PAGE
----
One of my students put a great quote in one of his papers for our Cultural Anthropology class.
“Myth is a perceived truth which is immeasurably greater than concept. It is high time that we stop identifying myth with invention or simply human imagination, with the illusions of primitive mentality. The creation of mythis among peoples denotes a real spiritual life, more real than any concepts and of rational thought. Myth is always concrete and expresses life better than abstract thought can do; its nature is bound up with that of symbol. Myth is the concrete recital of events and original phenomena of the spiritual life symbolized in the natural world, which has engraved itself on the language, memory, and creative energy of the people… it brings tow worlds together symbolically.”
<Stated by Nicolas Berdaev in “Freedom and the Spirit.” Quoted by Samantha Lichtenberg in “Experiencing Samoa Through Stories: Myths and Legends of a People and Place.”>
I found that this particular quote has been used in a number of books and articles– and deservedly so. I appreciate the value of myth. Of course, when I say that, I invariably have to add the note, that the term myth makes no assumptions as to historicity or “truth,” An accurately described historical event can be a myth as much a work of imaginative fiction. To see this, though, one has to understand that the term “myth’ has many meanings. In common parlance, it often means “old stories about things that we know ain’t so.” Berdyaev here is using the term more as a literary or theological term.
However, I have come across many a theologican who will say that the term “myth” does not imply ahistoricity… and yet they act in their writings as if it does. Because of this, I prefer to use the term “mythic” rather than “myth.” A story, regardless of it being true or false, accurate or inaccurate, historical or ahistorical, can serve a mythic function— resonantly explaining and justifying core cultural values.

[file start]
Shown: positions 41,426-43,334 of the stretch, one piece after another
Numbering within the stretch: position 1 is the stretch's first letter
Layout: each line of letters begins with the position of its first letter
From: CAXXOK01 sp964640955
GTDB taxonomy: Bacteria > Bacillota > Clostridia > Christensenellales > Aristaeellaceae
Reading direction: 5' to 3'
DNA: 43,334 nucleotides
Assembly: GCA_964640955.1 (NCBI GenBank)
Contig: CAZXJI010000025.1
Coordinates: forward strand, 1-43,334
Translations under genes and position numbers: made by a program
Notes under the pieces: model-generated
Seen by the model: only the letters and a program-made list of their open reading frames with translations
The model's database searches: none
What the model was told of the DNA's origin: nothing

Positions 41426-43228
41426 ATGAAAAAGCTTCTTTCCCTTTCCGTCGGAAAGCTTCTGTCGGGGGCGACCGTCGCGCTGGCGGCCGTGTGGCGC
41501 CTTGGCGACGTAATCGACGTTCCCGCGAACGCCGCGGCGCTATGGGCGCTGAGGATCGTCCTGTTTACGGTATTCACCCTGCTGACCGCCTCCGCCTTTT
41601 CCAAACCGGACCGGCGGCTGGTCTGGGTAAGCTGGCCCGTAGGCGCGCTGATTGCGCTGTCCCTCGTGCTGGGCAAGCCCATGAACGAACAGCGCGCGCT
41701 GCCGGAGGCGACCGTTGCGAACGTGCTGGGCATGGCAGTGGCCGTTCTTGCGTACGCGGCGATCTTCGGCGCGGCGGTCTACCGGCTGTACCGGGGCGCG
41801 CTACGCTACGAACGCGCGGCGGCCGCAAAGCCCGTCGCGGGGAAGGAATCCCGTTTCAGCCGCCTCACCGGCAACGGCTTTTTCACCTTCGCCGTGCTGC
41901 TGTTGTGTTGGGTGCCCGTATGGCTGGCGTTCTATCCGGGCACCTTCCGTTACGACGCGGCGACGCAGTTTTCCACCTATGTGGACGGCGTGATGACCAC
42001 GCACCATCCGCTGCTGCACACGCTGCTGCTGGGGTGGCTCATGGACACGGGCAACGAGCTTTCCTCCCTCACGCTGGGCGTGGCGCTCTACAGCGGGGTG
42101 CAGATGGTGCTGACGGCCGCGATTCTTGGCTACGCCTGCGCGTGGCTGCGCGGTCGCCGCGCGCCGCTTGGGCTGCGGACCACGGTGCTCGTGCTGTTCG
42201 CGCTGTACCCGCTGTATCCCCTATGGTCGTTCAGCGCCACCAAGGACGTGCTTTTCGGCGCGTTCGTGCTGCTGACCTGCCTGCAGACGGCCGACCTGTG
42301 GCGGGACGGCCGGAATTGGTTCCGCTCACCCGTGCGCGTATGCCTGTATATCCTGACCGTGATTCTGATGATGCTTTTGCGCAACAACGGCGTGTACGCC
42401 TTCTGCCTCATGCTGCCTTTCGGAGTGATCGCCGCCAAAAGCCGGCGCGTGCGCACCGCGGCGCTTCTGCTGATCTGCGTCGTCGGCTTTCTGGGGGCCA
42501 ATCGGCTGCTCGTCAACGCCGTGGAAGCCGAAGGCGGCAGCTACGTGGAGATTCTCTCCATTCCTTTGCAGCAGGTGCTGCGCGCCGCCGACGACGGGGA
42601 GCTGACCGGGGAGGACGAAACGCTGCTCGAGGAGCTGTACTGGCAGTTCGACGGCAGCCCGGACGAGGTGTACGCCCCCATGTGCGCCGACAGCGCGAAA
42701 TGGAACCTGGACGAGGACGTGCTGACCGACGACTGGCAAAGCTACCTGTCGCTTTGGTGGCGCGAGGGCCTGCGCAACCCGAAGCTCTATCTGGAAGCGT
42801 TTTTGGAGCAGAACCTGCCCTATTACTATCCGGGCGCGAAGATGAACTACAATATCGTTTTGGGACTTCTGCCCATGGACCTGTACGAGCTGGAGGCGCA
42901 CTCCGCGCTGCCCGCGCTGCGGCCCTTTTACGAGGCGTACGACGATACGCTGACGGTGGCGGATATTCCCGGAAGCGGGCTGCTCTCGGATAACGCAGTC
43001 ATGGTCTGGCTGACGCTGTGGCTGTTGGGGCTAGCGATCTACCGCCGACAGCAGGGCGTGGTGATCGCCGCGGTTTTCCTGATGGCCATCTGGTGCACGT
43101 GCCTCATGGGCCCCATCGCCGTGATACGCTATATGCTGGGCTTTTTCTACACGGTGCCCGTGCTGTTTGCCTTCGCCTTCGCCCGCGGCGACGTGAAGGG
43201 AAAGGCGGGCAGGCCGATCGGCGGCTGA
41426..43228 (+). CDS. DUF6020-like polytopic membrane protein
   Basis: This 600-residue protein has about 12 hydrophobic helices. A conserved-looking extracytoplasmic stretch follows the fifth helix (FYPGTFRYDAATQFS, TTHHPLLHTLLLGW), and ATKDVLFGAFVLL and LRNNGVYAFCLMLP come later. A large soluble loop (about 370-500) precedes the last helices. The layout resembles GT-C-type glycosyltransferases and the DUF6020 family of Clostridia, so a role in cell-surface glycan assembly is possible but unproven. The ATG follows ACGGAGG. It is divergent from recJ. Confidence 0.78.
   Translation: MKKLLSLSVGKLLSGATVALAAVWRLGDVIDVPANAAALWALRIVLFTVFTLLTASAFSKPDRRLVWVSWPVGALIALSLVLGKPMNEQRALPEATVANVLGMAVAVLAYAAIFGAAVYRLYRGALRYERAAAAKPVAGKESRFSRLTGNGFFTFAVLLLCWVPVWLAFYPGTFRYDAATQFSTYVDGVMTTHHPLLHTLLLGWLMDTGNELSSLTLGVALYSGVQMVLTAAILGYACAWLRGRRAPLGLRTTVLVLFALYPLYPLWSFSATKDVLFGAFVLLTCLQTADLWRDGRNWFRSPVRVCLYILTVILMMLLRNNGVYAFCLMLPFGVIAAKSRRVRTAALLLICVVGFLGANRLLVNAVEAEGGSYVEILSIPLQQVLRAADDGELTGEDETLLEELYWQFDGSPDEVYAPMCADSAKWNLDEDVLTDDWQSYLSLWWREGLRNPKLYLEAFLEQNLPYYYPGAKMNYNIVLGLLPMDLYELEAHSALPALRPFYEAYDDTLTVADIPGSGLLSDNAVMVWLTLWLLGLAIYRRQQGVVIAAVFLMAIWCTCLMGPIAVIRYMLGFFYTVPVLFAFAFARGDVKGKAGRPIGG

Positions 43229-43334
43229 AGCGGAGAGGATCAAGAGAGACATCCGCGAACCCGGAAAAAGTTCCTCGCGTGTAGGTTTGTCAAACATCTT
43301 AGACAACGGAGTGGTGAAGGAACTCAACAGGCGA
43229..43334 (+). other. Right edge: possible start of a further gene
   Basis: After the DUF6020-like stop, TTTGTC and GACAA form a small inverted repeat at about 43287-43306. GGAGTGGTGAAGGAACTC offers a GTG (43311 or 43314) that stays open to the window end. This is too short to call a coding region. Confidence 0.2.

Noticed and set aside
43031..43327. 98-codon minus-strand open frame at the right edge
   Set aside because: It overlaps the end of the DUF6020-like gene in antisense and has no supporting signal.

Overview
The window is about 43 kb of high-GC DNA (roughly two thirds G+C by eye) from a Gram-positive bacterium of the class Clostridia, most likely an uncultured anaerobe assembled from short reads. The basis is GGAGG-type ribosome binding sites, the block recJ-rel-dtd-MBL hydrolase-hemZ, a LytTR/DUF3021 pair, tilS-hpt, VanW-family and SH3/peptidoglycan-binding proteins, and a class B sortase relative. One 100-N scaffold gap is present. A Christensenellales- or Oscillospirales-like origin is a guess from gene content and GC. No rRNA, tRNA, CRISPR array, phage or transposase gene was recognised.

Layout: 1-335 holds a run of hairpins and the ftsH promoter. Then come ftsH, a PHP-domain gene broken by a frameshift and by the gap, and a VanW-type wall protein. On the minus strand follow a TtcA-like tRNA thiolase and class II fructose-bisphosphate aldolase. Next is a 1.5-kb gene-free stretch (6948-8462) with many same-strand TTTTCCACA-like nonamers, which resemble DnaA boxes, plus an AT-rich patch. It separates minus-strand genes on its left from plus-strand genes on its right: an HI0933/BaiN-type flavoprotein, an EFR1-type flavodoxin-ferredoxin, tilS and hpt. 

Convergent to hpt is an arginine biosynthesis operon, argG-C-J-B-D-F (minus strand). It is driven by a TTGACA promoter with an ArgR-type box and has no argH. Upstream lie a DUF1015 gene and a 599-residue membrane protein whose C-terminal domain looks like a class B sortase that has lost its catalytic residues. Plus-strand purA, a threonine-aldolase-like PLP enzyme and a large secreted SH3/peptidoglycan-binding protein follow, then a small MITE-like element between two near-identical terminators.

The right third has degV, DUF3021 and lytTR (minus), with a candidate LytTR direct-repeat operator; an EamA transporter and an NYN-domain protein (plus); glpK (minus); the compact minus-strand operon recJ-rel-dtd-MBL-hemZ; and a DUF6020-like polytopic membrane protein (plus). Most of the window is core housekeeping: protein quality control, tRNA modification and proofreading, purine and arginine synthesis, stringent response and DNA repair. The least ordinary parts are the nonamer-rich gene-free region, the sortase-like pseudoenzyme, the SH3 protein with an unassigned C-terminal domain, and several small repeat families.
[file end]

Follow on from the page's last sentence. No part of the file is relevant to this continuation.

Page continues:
There is a clear link here, I believe, between Berdyaev’s view of myth and Ricoer’s view of metaphor.
Ricoer sees metaphor not as figurative or imaginitive language, but as a link between two terms— one abstract and one concrete. Meaning is found in the tension between the concrete and the abstract.
Berdyaeve sees myth not as imaginative fictuion, but as a link between abstract thought and concrete narrative. Meaning is, again, found in this tension.
I have heard it said that allegory is an extended metaphor. From a syntactical standpoint, that makes sense. However, from a functional standpoint, I think the argument could be made that myth is an extended metaphor. That also clarifies things in another way. The concrete object in a metaphor can be real or non-real, much as the concrete narrative of a myth can be historical or ahistorical.
Berdaev also connects myth with spirituality. If one identifies spirituality as the overlap of power and meaning (in line with Paul Tillich) this is certainly true. Myth empowers and is empowered by the culture within which it resides, and likewise is embued with meaning from, and provides meaning to that same culture.
In Christian ministry we need to create myths, and parables. We need stories that resonate with the respondent culture– affirming and challenging the values of that culture.
More stuff on Myth and Parables in my book “Theo-Storying“